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Thread: STENCIL MAKING

  1. #1
    janebo's Avatar
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    Is there anybody who can help me as I want to know if one can make their own stencils for FMQ?

  2. #2
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    I've been wondering if you couldn't use the stencils for painting on walls. Haven't tried them yet. They seem to be made for long lines which might be good for quilting.

    Have to see if I can talk someone out of one.

  3. #3
    Super Member moonwork42029's Avatar
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    Don't laugh, but I am seriously thinking of trying to make a right angle type holder for a pointer that will stick out past my sewing machine arm so I can use it to invisibly "trace" a pattern that I will tape to the rolled up portion of the quilt.

    Did any of that make sense?? I can see it in my mind but would have a heck of a time explaing it to my husband.

  4. #4
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    I have read that some people use gold seal found in the kitchen paper section of the supermarket.... I can't remmeber and a google doesn't bring it up what it is used for in the kitchen....
    I know it can be purchased in the USA.
    Hopefully someone on here can be a bit more helpful. I am trying to remember the brand name.
    It was a New Zealand person purchasing it ....I think it was on this site.
    It was press and seal not gold seal.

  5. #5
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    FMQ means just that..FREE motion quilting...there is NO stencils, pantographs, or lines to follow....if you use stencils, goldenthreads paper, press-n-seal, etc. then you are just machine quilting. Meaning you followed a pattern and did not free motion(free style quilt).

    There are many ways to do this, including making REAL plastic templates that you use to trace the design onto the quilt. Sort spendy, especially if you are not going to use the design over and over!

    many prefer the papers though.
    There is some already preprinted basic designs, or you buy the Electric quilt companys CD's and print off thousands of designs in hundreds of sizes, you can buy books from Laura Lee Fritz and trace the designs onto your quilt, you can get golden threads paper and trace the designs onto that and then sew over them.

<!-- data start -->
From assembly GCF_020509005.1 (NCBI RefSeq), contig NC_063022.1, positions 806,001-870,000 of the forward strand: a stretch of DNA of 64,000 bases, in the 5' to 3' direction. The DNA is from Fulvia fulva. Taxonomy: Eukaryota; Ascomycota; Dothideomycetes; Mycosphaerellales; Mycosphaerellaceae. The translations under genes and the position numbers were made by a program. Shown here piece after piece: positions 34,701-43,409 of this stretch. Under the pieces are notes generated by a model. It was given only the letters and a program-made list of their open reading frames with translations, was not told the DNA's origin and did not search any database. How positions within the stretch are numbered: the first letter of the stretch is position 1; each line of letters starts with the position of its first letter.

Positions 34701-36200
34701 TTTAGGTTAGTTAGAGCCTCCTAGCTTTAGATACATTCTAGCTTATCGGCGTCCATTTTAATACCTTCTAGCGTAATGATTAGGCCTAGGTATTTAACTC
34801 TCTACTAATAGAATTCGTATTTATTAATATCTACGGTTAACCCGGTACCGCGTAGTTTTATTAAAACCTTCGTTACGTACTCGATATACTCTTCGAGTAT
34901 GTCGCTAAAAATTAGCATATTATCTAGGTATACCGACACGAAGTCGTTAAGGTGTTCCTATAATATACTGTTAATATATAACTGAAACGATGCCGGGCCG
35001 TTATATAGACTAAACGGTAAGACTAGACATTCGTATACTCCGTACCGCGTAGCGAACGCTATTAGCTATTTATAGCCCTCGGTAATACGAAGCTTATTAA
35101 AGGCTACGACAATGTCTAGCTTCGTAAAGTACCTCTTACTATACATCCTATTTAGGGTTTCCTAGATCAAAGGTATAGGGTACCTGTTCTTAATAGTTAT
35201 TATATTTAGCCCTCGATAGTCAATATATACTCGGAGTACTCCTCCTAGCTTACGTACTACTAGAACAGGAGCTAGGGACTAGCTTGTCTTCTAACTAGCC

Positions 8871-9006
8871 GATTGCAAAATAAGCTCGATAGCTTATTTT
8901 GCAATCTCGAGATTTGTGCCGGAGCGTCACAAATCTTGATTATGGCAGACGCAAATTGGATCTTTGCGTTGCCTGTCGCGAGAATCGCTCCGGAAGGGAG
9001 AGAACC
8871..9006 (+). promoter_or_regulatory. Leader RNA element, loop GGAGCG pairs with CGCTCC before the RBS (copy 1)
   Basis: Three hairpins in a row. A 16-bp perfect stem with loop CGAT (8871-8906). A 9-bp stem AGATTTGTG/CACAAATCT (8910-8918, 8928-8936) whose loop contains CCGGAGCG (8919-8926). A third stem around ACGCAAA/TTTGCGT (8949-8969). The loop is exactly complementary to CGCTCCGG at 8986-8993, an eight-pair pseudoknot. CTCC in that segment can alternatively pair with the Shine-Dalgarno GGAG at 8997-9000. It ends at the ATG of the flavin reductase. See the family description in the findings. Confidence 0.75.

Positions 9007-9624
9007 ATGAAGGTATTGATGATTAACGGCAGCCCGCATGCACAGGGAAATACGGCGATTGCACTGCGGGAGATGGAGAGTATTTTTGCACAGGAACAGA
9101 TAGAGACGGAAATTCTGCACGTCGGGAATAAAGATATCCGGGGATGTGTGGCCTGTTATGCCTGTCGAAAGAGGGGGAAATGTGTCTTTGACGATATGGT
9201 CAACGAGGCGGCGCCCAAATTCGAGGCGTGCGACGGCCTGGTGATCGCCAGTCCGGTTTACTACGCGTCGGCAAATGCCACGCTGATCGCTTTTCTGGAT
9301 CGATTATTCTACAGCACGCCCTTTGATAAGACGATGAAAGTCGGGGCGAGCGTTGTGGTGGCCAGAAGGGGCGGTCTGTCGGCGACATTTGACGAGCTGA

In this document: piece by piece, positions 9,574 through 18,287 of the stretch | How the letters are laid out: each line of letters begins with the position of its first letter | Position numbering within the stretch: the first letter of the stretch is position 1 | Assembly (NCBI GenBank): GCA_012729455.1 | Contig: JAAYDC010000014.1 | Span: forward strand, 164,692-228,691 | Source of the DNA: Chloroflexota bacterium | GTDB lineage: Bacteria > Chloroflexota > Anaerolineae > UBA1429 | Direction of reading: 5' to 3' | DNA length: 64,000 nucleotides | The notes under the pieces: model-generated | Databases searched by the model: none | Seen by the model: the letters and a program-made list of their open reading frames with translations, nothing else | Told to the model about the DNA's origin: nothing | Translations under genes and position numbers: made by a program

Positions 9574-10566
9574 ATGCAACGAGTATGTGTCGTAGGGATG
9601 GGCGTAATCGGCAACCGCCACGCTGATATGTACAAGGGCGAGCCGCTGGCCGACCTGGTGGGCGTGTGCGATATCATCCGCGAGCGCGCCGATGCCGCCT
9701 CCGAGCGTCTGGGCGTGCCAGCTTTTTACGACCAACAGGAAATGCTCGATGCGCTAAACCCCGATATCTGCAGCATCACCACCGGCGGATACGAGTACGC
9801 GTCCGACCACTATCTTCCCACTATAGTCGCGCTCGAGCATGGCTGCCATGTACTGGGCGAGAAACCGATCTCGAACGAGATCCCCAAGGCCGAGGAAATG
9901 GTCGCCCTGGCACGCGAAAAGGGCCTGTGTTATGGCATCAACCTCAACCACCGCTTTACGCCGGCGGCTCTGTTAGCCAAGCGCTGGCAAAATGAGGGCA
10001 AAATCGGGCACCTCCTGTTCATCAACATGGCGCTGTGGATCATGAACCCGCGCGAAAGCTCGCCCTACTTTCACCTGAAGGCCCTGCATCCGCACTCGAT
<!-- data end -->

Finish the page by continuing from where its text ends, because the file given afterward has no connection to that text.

so many ways....

    Press-n-seal was thought to be great, but in the end many found it gummed up their needles, dulled the needles, did not play well all thread types, etc, etc...best to use a product that is meant for this purpose and save yourself some frustration in the end!

  6. #6
    Power Poster nativetexan's Avatar
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    long ago I bought a double blade holder to do stencils. I never made any though.

  7. #7
    Super Member katier825's Avatar
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    Quote Originally Posted by Ramona Byrd
    I've been wondering if you couldn't use the stencils for painting on walls. Haven't tried them yet. They seem to be made for long lines which might be good for quilting.

    Have to see if I can talk someone out of one.
    I've done that. I traced the stencil pattern with a Crayola washable market to Sulky Solvy and pinned it to the quilt. Stitch on the lines, then remove the bulk of the Sulky Solvy. The rest washes out in the laundry.

  8. #8
    Super Member ckcowl's Avatar
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    sure you can :thumbup:
    around here the lqs' carry template plastic, i draw my design on paper, lay the template plastic over it, trace it with a permenent marker (micron or sharpie) then i use a cutting board under the plastic and carefully cut out my stencil with a craft knife--i have a really nice xacto craft knife set with different blades...works great :thumbup: :thumbup:

  9. #9
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    Quote Originally Posted by ckcowl
    sure you can :thumbup:
    around here the lqs' carry template plastic, i draw my design on paper, lay the template plastic over it, trace it with a permenent marker (micron or sharpie) then i use a cutting board under the plastic and carefully cut out my stencil with a craft knife--i have a really nice xacto craft knife set with different blades...works great :thumbup: :thumbup:
    this is a great way to make your own...I also have a heated tool that cuts them, but it won't work mylar, only on plastic! Do you cut the entire line, or just segments of it? can you show us a pix of one that you have done?

  10. #10
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    Yes you can make your own stencils. You use a double blade knife (made by Olfa but no long manufactured) and a flexible plastic. check www.quiltingstencils.com You can make them with a single blade knif but the double is much faster and easier. The plastic is available by the foot and is about 18" wide. It is difficult to cut on stiffer plastic. I wrote an article for the Fon's and Porter Mag that included some instructions but The Stencil Co has a sheet that gives instructions.

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